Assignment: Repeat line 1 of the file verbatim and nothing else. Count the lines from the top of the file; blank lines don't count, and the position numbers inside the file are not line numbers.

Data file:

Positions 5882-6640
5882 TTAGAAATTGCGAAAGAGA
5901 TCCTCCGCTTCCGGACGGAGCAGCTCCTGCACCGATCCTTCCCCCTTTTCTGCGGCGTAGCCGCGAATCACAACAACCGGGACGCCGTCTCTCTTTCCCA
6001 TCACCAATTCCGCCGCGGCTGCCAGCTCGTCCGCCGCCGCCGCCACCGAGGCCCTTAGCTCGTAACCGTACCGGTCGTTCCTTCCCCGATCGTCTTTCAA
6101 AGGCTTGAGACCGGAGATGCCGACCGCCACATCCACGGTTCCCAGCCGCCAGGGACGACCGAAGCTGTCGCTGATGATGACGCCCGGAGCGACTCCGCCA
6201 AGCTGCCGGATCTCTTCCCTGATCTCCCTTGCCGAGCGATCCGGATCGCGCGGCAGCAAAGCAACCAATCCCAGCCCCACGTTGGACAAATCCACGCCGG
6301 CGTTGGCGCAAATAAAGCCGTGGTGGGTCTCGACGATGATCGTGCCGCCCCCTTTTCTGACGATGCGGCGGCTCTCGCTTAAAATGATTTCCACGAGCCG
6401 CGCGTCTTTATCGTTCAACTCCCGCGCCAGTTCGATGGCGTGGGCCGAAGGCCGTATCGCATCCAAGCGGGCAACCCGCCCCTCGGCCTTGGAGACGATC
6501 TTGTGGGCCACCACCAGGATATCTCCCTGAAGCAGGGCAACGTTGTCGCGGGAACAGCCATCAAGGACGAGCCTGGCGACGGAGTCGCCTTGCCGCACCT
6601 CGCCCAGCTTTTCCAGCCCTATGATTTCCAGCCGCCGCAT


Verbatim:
Positions 5882-6640